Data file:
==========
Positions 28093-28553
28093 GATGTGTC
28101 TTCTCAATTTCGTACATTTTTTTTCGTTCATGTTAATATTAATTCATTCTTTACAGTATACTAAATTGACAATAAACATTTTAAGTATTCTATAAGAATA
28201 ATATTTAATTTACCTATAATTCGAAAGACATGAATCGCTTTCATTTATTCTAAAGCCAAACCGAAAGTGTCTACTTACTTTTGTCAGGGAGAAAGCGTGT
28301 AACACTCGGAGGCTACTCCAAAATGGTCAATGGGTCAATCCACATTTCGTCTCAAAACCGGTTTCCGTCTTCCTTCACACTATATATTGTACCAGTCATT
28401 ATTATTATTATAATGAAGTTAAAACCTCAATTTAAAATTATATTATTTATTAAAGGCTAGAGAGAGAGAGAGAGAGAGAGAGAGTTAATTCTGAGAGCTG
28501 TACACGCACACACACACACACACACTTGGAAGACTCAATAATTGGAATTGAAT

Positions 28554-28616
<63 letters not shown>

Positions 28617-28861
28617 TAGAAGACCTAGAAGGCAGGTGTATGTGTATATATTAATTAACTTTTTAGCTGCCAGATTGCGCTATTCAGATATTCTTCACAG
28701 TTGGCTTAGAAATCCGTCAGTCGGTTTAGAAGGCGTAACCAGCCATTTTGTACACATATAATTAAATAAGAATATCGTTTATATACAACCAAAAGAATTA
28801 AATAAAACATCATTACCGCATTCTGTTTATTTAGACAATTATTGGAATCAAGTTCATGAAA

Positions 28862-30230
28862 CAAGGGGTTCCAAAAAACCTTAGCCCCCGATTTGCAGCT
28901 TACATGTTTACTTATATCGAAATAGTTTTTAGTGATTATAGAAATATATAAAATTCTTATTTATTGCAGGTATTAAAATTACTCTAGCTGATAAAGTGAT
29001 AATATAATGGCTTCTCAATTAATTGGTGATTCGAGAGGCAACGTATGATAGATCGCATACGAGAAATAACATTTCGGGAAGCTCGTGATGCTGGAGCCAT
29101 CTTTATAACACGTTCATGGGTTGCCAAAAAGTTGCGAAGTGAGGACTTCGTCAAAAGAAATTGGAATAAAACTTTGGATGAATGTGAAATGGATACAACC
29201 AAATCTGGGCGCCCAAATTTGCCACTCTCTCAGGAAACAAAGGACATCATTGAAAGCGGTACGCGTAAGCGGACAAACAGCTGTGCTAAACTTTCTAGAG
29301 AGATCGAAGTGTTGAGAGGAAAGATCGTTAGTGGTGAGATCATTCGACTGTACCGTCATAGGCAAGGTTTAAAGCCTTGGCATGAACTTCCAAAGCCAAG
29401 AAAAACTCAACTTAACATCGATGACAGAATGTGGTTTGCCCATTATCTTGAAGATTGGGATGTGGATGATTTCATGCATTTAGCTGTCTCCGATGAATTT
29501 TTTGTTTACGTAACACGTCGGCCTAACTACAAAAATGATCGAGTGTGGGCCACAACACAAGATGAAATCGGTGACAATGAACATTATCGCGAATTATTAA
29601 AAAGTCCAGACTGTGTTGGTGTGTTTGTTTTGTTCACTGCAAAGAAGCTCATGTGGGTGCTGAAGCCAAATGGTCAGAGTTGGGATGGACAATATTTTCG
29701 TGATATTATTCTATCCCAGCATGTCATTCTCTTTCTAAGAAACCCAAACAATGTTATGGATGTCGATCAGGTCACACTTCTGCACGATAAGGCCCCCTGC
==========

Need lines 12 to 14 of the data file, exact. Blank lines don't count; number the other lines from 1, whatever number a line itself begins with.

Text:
28701 TTGGCTTAGAAATCCGTCAGTCGGTTTAGAAGGCGTAACCAGCCATTTTGTACACATATAATTAAATAAGAATATCGTTTATATACAACCAAAAGAATTA
28801 AATAAAACATCATTACCGCATTCTGTTTATTTAGACAATTATTGGAATCAAGTTCATGAAA

Positions 28862-30230